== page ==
Asked if he thought Baylor would be upset if he didn't end up committing there, Wall said, "I hope they wouldn't be upset. I hope they gave [Dwon] the job not to just get closer to me."
In the meantime, the rest of Wall's suitors are working their own angles. When Donovan and Lanier met with Wall and Clifton in Portland, the coaches showed video of how Florida used its point guard, Nick Calathes, off of ball-screens, and said that Wall could be used in much the same way. Calathes, a sophomore, put his name in the draft without hiring an agent, but Clifton said the indications he and Wall received from the Gators staff were that Calathes was unlikely to return.
Kansas might have been a more suitable destination for Wall had its point guard, Sherron Collins, not opted to return to school. Wall said that KU coach Bill Self told him that he and Collins could feasibly "switch off" at the point, like Mario Chalmers, Russell Robinson and Collins did during 2007-08, but, Wall said, "that might be pretty tough to do." New Memphis coach Josh Pastner, who had been recruiting Wall as an assistant, is still pursuing him for the Tigers, where he could take over the team; Wall could step into a similar role at Miami, too, if he likes the school enough on his April 24 visit.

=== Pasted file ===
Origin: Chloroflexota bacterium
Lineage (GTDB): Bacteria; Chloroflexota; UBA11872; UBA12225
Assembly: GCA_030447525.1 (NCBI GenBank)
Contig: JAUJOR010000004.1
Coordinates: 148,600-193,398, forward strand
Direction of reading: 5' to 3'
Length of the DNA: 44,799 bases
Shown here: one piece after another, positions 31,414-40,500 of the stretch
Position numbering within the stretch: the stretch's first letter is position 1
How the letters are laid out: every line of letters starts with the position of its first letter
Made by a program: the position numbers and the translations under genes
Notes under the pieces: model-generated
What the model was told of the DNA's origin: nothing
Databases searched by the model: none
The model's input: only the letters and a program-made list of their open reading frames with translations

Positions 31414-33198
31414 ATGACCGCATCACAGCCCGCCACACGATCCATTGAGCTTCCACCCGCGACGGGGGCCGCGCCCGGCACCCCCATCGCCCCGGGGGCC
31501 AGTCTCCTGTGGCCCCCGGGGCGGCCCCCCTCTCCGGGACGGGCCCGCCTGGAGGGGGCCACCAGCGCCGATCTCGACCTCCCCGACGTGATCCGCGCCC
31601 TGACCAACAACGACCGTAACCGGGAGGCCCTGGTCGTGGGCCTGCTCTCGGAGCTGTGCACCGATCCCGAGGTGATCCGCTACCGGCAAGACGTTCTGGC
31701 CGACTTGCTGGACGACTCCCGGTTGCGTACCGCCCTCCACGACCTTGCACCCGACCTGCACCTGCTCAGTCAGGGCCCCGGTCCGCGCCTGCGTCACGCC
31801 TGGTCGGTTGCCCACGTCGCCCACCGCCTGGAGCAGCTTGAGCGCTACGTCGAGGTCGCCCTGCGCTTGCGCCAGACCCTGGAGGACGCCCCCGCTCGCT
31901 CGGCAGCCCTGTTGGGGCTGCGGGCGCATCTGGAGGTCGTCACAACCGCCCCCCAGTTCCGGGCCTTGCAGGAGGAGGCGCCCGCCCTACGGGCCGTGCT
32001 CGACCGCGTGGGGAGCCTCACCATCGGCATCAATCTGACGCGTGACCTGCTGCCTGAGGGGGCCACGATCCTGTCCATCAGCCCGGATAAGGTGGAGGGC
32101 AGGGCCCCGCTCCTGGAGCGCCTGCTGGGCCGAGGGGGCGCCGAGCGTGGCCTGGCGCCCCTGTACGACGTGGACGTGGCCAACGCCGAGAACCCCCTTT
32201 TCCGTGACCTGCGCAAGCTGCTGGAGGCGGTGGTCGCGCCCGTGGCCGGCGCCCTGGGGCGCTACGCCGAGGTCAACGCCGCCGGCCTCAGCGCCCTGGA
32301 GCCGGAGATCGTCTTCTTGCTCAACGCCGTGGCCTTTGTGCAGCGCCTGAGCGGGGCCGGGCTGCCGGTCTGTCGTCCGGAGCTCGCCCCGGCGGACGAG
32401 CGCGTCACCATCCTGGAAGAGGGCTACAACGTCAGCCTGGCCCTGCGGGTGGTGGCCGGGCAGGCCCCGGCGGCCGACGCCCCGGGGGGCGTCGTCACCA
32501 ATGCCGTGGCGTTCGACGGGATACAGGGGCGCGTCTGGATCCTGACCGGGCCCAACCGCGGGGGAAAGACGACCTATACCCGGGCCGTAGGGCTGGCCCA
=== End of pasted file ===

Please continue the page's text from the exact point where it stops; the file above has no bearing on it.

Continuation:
And then there's Kentucky, and Calipari, whom Clifton said has expressed that his team "desperately needs a point guard" to run the Dribble-Drive Motion offense that he employed at Memphis. Wall would be the perfect fit, and if Calipari were to convince swingman Jodie Meeks and power forward Patrick Patterson (they've both put their names in the draft but neither has hired an agent) to return for another season, too, the Wildcats would likely be considered a top 10 team.
Had Calipari never left Memphis, Wall says he was "leaning" toward going there. Wall had made two unofficial visits to Lexington when Billy Gillispie was the coach there, and says the pitch Calipari is making for UK now is, "Different school, different state, but we're going to be doing the same exact stuff we did at Memphis." Wall could be a one-and-done player, and the NBA launching pads the Tigers provided for Rose and Tyreke Evans are major selling points.